b. Advertisements should not use on-page navigational controls that resemble those used for editorial content. For example, if a magazine uses a uniquely designed interface to control a slide show, an advertisement that includes a slides show should use a different control interface.
c. Advertisements that take over the user interface should include a prominent “Skip” or “Close” control.
d. To ensure that interactive advertisements meet the technical standards of the magazine, editorial staff must receive advertising materials in advance to allow for quality assurance review.
For further information about common practices in digital media, editors and publishers may wish to consult Microsoft Advertising’s Editorial Guidelines and the Consumer Best Practices of the Mobile Media Association.
WHY ASME? WHY GUIDELINES?
Founded in 1963, the American Society of Magazine Editors is the principal organization for magazine journalists in the United States. The members of ASME include the editorial leaders of most major consumer and business magazines published in print and online. ASME is best known for sponsoring the National Magazine Awards in association with the Columbia University Graduate School of Journalism.
ASME has published the Guidelines for Editors and Publishers as a service to its members since 1982, articulating on their behalf principles and practices widely used both in print and online. The guidelines reflect the unwavering view of the 700 members of ASME that editorial independence and clear distinctions between editorial content and marketing messages are in the best interests of publishers and advertisers as well as readers and users.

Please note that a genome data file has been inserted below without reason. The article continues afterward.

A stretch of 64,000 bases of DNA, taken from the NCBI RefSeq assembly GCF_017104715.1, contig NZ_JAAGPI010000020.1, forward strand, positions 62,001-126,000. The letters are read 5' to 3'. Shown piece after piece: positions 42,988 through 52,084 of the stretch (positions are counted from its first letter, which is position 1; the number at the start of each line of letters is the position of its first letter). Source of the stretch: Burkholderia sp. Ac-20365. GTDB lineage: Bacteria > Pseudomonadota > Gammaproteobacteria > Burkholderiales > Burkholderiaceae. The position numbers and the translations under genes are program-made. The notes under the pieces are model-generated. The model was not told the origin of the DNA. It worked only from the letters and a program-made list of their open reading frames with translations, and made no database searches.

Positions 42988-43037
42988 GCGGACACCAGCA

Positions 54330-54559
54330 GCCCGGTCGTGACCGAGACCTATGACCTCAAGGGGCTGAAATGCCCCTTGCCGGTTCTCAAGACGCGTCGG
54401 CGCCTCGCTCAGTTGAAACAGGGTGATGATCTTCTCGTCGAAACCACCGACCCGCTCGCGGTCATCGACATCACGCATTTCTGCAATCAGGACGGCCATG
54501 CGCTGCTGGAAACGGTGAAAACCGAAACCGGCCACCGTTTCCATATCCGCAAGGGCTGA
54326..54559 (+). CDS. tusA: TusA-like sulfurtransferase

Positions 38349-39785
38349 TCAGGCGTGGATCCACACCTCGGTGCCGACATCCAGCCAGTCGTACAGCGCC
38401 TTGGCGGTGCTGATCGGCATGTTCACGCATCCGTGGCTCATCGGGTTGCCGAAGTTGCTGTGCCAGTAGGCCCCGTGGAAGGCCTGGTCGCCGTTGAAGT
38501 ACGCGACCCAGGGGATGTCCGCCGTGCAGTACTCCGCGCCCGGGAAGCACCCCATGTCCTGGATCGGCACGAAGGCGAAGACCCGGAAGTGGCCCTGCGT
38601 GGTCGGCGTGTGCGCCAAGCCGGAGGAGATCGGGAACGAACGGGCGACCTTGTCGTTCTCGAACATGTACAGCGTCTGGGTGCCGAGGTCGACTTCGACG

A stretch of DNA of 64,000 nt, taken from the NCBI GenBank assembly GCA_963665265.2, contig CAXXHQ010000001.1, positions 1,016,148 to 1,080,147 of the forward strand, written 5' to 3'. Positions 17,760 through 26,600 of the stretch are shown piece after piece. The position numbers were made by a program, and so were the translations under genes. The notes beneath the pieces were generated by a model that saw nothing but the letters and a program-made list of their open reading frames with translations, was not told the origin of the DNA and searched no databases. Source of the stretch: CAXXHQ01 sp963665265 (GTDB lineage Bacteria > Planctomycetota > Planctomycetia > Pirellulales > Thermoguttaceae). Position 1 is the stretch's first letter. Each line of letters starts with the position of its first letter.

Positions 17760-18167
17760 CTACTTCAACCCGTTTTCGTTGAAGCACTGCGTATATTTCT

Violations and Sanctions
The guidelines are intended to enhance the value of magazines for readers and advertisers. Violations of the guidelines not only compromise the editorial integrity and commercial value of the magazines in which the violations appear but threaten those of other publications as well. ASME monitors publications edited by members as well as nonmembers for violations; readers and publishers also frequently notify ASME of apparent violations.
The Guidelines Committee of the ASME Board of Directors meets regularly to review possible violations; major issues are referred to the full board. Members of ASME are invited to attend committee and board meetings to discuss violations. Editors and publishers of magazines found to be in violation of the guidelines are notified in writing. ASME does not publicly comment on the business and editorial practices of members unless the issue is a matter of public debate or of widespread concern to editors and publishers. Repeated and willful violations of the guidelines will, however, lead to public sanction and disqualification from the National Magazine Awards.
Comments and Questions
ASME advises members and others on the interpretation and application of the guidelines. Editors, publishers and advertisers are encouraged to call or write the following staff members:
You may also wish to e-mail comments and questions to the following ASME board members at email@example.com:
Editor in Chief, BNET
Chair, ASME Guidelines Committee